Electronic: The purpose of an oversampling filter

A few months ago, I’ve posted a note on an overdrive. The main issue of this kind of non-linear filter is aliasing, a process that adds digital acoustic content. The best way to solve the issue is to oversample the input before processing the signal.

Symptom of non-linear processing

Let’s try to check how the overdrive impacts the spectral content of the original signal. Let’s take the overdrive code of my last note. For a pure sinusoid, an analog filter adds frequencies proportional to the sinusoid’s frequency. As the next picture shows it in the numerical world, the spectral content aliases when frequency increases. It is thus mandatory to oversample the original signal, apply the non-linear process, filter it to remove the high frequencies and then undersample it.

Overdriven sin sweep

Let’s start with the oversampling.

Oversampling filter

When a signal is digitized at a sampling frequency of 48kHz (for instance), its content from -24khZ to 24kHz is reproduced from -infinity to infinity. When oversampling it, you can observe the content that will be reproduced.

Oversampling by copy padding

The goal of the oversampling filter is to remove the new spectrum from 24kHz to 48kHz. One solution may be to pad the original signal with zeros, but as can be seen in the next image, it doesn’t change a thing.

Oversampling by zero padding

So I’ve decided to use the optimal filter described in http://www.student.oulu.fi/~oniemita/dsp/deip.pdf for an oversample of 2. As can be seen, it’s a good compromise in term of performance.

Oversampling with a 6 points 5th order filter

The code in Python is the following one:

def oversample2_6point_5_order(signal):
  signal_ex = np.hstack((np.zeros((signal.shape[0], 2)), signal, np.zeros((signal.shape[0], 3))))[:,:,None]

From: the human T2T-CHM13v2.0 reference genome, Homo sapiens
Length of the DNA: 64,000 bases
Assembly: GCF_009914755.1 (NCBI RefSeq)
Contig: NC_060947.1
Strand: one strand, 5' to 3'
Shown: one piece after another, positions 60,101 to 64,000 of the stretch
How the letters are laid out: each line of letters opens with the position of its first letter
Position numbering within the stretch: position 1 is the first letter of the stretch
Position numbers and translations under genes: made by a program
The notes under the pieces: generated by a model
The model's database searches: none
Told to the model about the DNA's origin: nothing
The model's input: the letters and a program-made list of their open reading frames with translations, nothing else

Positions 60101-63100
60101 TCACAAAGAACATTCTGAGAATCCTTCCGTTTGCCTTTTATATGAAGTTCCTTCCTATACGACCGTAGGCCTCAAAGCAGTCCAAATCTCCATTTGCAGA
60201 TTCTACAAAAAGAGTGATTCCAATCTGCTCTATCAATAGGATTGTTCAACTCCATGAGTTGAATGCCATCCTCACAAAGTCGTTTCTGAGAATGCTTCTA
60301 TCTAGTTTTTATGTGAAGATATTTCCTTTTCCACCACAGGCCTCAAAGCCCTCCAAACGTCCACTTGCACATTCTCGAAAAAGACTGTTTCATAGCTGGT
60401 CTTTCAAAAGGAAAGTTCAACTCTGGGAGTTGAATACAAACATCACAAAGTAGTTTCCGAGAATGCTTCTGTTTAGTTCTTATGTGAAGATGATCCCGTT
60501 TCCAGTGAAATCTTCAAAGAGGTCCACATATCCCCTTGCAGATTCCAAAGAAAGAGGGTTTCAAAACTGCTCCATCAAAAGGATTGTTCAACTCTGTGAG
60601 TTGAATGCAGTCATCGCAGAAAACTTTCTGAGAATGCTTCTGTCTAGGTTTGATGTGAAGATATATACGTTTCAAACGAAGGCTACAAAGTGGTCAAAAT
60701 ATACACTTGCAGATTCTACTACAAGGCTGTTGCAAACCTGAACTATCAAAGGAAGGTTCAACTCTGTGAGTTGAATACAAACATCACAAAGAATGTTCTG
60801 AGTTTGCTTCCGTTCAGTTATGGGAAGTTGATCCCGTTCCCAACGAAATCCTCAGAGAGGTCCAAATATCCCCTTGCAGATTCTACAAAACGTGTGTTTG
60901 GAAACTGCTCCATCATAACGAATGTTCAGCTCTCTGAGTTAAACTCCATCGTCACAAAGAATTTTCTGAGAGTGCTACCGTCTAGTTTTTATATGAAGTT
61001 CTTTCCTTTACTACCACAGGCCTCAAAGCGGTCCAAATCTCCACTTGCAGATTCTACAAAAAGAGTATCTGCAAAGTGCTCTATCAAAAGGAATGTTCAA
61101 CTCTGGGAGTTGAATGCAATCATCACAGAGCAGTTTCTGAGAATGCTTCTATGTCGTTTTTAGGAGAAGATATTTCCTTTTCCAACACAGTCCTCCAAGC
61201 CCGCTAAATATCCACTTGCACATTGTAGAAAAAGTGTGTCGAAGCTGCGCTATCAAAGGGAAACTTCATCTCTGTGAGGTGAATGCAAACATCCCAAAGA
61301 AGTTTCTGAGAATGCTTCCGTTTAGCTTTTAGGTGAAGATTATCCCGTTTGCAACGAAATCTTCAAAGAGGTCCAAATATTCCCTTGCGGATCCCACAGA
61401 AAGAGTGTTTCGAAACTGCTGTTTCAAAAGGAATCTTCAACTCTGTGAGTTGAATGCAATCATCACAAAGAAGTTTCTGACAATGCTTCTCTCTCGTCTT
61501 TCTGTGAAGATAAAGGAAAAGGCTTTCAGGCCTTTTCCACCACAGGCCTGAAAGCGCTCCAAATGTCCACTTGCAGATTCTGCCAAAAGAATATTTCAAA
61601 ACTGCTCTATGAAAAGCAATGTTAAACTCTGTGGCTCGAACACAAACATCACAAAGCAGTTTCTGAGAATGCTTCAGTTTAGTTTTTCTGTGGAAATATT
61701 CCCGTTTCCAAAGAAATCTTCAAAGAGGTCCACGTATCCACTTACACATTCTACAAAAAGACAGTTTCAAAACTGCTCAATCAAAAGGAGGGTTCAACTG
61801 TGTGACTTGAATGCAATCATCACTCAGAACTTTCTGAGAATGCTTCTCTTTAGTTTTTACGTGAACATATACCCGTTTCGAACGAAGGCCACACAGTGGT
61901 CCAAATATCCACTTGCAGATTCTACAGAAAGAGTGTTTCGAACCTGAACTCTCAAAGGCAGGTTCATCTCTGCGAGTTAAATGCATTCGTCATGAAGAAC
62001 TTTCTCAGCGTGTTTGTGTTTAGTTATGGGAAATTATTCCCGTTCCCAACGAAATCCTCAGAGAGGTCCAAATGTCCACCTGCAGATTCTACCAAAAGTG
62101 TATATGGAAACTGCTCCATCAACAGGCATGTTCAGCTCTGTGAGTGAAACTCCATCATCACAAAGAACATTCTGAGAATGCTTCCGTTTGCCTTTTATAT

even1 = signal_ex[:,2:-3] + signal_ex[:,3:-2]
  even2 = signal_ex[:,1:-4] + signal_ex[:,4:-1]
  even3 = signal_ex[:,0:-5] + signal_ex[:,5:]
  odd1 = signal_ex[:,3:-2] - signal_ex[:,2:-3]
  odd2 = signal_ex[:,4:-1] - signal_ex[:,1:-4]
  odd3 = signal_ex[:,5:] - signal_ex[:,0:-5]
  c0 = even1 * 0.40513396007145713 + even2 * 0.09251794438424393 + even3 * 0.00234806603570670
  c1 = odd1 * 0.28342806338906690 + odd2 * 0.21703277024054901 + odd3 * 0.01309294748731515
  c2 = -even1 * 0.191337682540351941 + even2 * 0.16187844487943592 + even3 * 0.02946017143111912
  c3 = -odd1 * 0.16471626390554542 - odd2 * 0.00154547203542499 + odd3 * 0.03399271444851909
  c4 = even1 * 0.03845798729588149 - even2 * 0.05712936104242644 + even3 * 0.01866750929921070
  c5 = odd1 * 0.04317950185225609 - odd2 * 0.01802814255926417 + odd3 * 0.00152170021558204
  z = np.array((-1./2, 0), dtype = np.float32)[None,None,:]
  return (((((c5 * z + c4) * z + c3) * z + c2) * z + c1) * z + c0).reshape(2, -1)


Let’s overdrive this oversampled signal, which gives the following solution (I came back to a 48kHz-sampled signal).

Overdrive an oversampled signal

If this signal is directly undersampled, an aliasing occurs (lower than before, but it is still important):

Undersampling the overdriven signal

It is thus mandatory to filter the signal. Let’s try a 8th order Bessel:

Filtering the overdriven signal

Now, the signal can be undersampled:

Undersampling the filtered signal

Let’s face it, it is far from perfect. This is due to several facts:

  • The original signal should have a higher sampling frequency.
  • The oversample factor should be higher.
  • Of course, I’ve used an extreme overdrive.

Just to give an example, here is the same signal with a sampling frequency of 88.2kHz (the most efficient/accessible sampling frequency for a CD/44.1kHz production IMHO).

Overdrive of a 88.2kHz sampled signal

Undersampling a filtered overdriven signal with an original frequency of 88.2kHz


Some digital filters are not linear, and they can’t be applied as is in digital audio processing. The same even happens for a linear filter like a low-pass with a high cut frequency, near the Nyquist frequency. Oversampling the signal will help designing a correct filter that will mimic an analog filter.

Now, I still have to implement this process in C++, because in Python the Newton optimization takes too much time.

The code of this experiment is available on github.

Buy Me a Coffee!
Other Amount:
Your Email Address:

Leave a Reply

This site uses Akismet to reduce spam. Learn how your comment data is processed.